While the personal animosity between Clegg and some Labour figures, and the enduring tribalism of many in Miliband's party, means a coalition would not be smooth to assemble, it is far easier to see what a Labour-Lib Dem government would do than what another Tory-Lib Dem administration would. 

George Eaton is political editor of the New Statesman.

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The economics of outrage: Why you haven't seen the end of Katie Hopkins

Her distasteful tweet may have cost her a job at LBC, but this isn't the last we've seen of Britain's biggest troll. 

Another atrocity, other surge of grief and fear, and there like clockwork was the UK’s biggest troll. Hours after the explosion at the Manchester Arena that killed 22 mostly young and female concert goers, Katie Hopkins weighed in with a very on-brand tweet calling for a “final solution” to the complex issue of terrorism.

She quickly deleted it, replacing the offending phrase with the words “true solution”, but did not tone down the essentially fascist message. Few thought it had been an innocent mistake on the part of someone unaware of the historical connotations of those two words.  And no matter how many urged their fellow web users not to give Hopkins the attention she craved, it still sparked angry tweets, condemnatory news articles and even reports to the police.

Hopkins has lost her presenting job at LBC radio, but she is yet to lose her column at Mail Online, and it’s quite likely she won’t.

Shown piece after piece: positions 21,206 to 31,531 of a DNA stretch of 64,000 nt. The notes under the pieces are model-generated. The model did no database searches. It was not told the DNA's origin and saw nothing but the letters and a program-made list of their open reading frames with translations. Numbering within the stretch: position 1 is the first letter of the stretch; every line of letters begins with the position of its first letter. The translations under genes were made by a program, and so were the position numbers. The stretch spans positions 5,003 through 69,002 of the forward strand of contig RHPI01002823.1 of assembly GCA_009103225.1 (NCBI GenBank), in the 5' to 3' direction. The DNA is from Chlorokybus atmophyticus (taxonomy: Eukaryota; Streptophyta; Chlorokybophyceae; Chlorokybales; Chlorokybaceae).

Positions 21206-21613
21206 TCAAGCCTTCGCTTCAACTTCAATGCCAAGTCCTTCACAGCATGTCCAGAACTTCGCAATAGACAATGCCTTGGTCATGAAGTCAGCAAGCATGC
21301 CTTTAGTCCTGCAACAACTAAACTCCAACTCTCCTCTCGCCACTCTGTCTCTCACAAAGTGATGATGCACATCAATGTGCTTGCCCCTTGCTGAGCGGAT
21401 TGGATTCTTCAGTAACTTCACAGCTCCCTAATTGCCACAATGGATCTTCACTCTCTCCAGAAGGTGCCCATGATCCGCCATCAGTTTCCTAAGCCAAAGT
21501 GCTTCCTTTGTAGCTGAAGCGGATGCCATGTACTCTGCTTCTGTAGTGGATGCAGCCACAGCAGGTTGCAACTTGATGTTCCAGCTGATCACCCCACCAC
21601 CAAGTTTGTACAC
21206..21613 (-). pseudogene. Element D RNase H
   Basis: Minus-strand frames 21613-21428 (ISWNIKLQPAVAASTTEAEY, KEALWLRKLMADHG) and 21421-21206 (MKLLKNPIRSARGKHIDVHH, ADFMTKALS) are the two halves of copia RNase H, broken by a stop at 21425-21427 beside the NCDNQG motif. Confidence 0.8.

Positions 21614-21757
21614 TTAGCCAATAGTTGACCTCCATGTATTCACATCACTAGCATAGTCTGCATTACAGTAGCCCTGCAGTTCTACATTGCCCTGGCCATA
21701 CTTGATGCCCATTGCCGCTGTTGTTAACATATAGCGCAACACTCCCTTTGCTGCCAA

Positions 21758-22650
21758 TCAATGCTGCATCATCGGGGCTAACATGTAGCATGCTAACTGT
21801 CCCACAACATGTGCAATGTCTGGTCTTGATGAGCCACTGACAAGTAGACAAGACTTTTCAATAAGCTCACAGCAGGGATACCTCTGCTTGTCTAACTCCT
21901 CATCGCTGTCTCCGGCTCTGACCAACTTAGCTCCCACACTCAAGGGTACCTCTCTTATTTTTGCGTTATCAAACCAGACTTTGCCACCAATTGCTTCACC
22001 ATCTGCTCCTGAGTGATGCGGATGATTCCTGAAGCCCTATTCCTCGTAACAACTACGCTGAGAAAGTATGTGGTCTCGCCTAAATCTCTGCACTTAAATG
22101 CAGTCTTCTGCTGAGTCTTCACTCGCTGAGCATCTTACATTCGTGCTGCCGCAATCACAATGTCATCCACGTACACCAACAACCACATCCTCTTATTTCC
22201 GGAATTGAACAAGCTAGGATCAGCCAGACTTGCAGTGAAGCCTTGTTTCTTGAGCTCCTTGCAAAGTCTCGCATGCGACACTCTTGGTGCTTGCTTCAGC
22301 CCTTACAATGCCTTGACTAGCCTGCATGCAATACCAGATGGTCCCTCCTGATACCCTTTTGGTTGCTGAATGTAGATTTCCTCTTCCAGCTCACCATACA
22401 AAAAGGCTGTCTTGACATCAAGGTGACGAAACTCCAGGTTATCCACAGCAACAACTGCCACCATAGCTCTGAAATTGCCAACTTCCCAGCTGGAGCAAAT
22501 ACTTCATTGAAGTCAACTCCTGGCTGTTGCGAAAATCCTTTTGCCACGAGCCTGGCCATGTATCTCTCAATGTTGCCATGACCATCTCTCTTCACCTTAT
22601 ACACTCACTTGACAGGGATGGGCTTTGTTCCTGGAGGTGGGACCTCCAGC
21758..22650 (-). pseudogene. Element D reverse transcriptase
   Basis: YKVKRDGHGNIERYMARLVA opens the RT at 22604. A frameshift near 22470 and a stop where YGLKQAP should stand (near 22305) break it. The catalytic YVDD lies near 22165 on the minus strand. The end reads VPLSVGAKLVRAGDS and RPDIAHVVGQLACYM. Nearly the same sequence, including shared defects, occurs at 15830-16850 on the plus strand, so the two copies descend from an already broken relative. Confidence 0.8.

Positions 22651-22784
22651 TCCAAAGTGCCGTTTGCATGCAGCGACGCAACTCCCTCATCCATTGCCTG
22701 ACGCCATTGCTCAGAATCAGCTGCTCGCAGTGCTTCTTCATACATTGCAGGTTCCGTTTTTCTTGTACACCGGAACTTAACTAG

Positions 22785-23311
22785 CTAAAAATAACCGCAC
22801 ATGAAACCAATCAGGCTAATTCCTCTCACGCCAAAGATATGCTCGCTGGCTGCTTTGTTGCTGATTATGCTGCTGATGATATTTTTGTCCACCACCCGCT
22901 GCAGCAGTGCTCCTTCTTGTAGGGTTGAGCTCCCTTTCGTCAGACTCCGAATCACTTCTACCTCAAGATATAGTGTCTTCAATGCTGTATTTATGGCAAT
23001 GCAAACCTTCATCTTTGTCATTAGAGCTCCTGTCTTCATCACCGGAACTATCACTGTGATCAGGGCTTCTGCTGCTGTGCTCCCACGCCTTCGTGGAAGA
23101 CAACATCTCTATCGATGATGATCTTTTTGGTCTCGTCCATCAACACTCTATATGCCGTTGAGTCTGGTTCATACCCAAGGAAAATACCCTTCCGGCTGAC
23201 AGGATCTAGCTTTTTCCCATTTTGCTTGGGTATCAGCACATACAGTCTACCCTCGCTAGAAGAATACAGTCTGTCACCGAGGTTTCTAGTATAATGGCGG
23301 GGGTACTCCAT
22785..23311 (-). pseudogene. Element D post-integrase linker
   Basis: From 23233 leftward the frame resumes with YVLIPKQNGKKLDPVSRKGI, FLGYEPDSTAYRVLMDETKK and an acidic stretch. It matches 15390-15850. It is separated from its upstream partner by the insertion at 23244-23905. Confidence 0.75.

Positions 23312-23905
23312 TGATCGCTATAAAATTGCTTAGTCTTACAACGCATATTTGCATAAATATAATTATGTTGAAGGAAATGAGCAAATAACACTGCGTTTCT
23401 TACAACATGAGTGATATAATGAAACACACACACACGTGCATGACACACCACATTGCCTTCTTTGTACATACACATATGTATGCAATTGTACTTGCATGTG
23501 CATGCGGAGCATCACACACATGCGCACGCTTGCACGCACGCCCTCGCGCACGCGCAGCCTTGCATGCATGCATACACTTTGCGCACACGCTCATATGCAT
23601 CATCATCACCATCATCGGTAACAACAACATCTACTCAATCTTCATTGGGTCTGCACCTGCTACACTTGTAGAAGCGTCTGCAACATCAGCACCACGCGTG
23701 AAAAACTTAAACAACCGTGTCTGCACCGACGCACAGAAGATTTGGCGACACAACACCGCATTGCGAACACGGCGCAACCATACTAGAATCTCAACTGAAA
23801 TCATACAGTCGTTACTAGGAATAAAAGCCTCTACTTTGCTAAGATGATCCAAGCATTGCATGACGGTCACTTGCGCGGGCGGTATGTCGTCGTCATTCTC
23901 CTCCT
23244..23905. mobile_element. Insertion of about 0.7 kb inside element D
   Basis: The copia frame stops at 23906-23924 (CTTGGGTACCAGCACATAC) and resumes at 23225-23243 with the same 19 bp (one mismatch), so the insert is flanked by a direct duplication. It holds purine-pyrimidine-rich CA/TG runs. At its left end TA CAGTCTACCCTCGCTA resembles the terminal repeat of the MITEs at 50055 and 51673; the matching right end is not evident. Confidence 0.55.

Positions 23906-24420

Mail Online and its print counterpart The Daily Mail have regularly shown they are prepared to go down the deliberately divisive path Hopkins was signposting. But even if the site's managing editor Martin Clarke was secretly a liberal sandal-wearer, there are also very good economic reasons for Mail Online to stick with her. The extreme and outrageous is great at gaining attention, and attention is what makes money for Mail Online.

It is ironic that Hopkins’s career was initially helped by TV’s attempts to provide balance. Producers could rely on her to provide a counterweight to even the most committed and rational bleeding-heart liberal.

As Patrick Smith, a former media specialist who is currently a senior reporter at BuzzFeed News points out: “It’s very difficult for producers who are legally bound to be balanced, they will sometimes literally have lawyers in the room.”

“That in a way is why some people who are skirting very close or beyond the bounds of taste and decency get on air.”

But while TV may have made Hopkins, it is online where her extreme views perform best.  As digital publishers have learned, the best way to get the shares, clicks and page views that make them money is to provoke an emotional response. And there are few things as good at provoking an emotional response as extreme and outrageous political views.

And in many ways it doesn’t matter whether that response is negative or positive. Those who complain about what Hopkins says are also the ones who draw attention to it – many will read what she writes in order to know exactly why they should hate her.

Of course using outrageous views as a sales tactic is not confined to the web – The Daily Mail prints columns by Sarah Vine for a reason - but the risks of pushing the boundaries of taste and decency are greater in a linear, analogue world. Cancelling a newspaper subscription or changing radio station is a simpler and often longer-lasting act than pledging to never click on a tempting link on Twitter or Facebook. LBC may have had far more to lose from sticking with Hopkins than Mail Online does, and much less to gain. Someone prepared to say what Hopkins says will not be out of work for long.